Eventually, Meredith decided against going for a PhD in architecture but then she told me about her next best idea. She wanted to have a baby. OK, said I, but you aren’t married. Didn’t I say that I was a naïve square? Well, said she, she thinks she needs to get pregnant now because pretty soon she’ll be too old and besides, she had worked it all out. I was flabbergasted, of course, but Meredith taught me sooooo many things. Indeed, she did arrange it all, quite brilliantly, and soon gave birth to wonderful-beyond-words Eli, whom we all adore.
We were so thrilled when she met you Peter in Madison,WI.  Enter Meredith, all grown up but still her own person, the gracious and charming wife of the Chairman/Dean/ Provost/ at the University of Wisconsin and also the brilliant health care consultant. You guys were such an incredible couple. Meredith was also a wonderful mentor to our youngest daughter, Susan, who was fortunate enough to work for Meredith for several years at Space Diagnostics and then Kurt Salmon.  She taught her how to write and Sue knew she had arrived when she finally turned in a report and Meredith had no corrections.”
-Marilyn Lindenauer

“It hard to say in brief thoughts just how I think of Meredith–amazing, warm-hearted to the highest degree, a mentor, a friend and a true colleague. If she believed in something or someone, she was totally committed and persevering. Never without energy, never not honest, and always there if she was your friend.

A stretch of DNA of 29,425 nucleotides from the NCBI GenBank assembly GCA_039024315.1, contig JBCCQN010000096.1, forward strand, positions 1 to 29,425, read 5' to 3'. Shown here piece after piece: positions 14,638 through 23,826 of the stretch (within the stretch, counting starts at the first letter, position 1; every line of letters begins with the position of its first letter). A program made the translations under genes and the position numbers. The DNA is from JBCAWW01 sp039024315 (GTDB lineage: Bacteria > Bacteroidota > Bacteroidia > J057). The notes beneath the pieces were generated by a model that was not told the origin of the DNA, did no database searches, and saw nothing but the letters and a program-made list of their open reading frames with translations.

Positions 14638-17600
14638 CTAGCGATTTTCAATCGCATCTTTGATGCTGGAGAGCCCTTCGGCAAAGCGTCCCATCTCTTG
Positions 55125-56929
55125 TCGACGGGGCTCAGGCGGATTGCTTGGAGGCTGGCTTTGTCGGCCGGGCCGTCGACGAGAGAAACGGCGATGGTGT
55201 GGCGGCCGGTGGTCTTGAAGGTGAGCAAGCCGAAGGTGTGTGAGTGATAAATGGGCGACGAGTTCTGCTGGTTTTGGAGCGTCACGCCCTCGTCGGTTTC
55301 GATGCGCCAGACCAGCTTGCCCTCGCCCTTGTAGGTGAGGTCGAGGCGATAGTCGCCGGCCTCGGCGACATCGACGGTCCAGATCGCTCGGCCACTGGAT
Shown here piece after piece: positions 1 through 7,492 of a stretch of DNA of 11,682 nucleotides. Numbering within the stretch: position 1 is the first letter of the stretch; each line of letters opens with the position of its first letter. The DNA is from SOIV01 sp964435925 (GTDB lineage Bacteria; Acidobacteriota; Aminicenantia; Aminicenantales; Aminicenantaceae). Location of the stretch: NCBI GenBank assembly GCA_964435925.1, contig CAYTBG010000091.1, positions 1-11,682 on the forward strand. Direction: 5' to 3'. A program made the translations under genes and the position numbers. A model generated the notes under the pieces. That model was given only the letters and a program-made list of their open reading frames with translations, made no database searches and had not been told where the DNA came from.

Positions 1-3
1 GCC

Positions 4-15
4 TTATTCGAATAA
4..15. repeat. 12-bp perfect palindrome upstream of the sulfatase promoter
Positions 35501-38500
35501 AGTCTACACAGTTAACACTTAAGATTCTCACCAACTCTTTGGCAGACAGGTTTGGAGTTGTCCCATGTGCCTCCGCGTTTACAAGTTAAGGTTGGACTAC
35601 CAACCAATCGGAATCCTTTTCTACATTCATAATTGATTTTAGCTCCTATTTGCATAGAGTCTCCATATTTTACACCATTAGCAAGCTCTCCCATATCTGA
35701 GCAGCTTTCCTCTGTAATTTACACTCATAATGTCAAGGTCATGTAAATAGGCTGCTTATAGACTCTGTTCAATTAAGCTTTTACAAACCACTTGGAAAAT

My thoughts and prayers are with you all”
-Laura Stillman
“I had the good fortune to meet Meredith and Peter at a New Year’s Eve party in Tucson. Her energy was magnetic and it did not take but a second for she and I to realize that we had a fast and immediate Friendship to develop. And, our husbands were instant friends as well with their shared interests in cycling and motorcycles ! Absolutely, a win/win relationship right from the start !
I admired her poise, her grace and her dignity….her intensity…. We were both trying to define this new chapter called “retirement”…. we laughed, we lunched, we hosted a few fabulous New Year’s Eve parties…we raised cockapoos together….Harley and Velo….we shopped…Meredith loved to dress me…she even gave me some of her wardrobe items (oh, Giff, they will look better on you !)… I marveled at her generous Heart…. we shared a common Philosophy of Life….. And then she moved away….HOW DARE SHE !!!!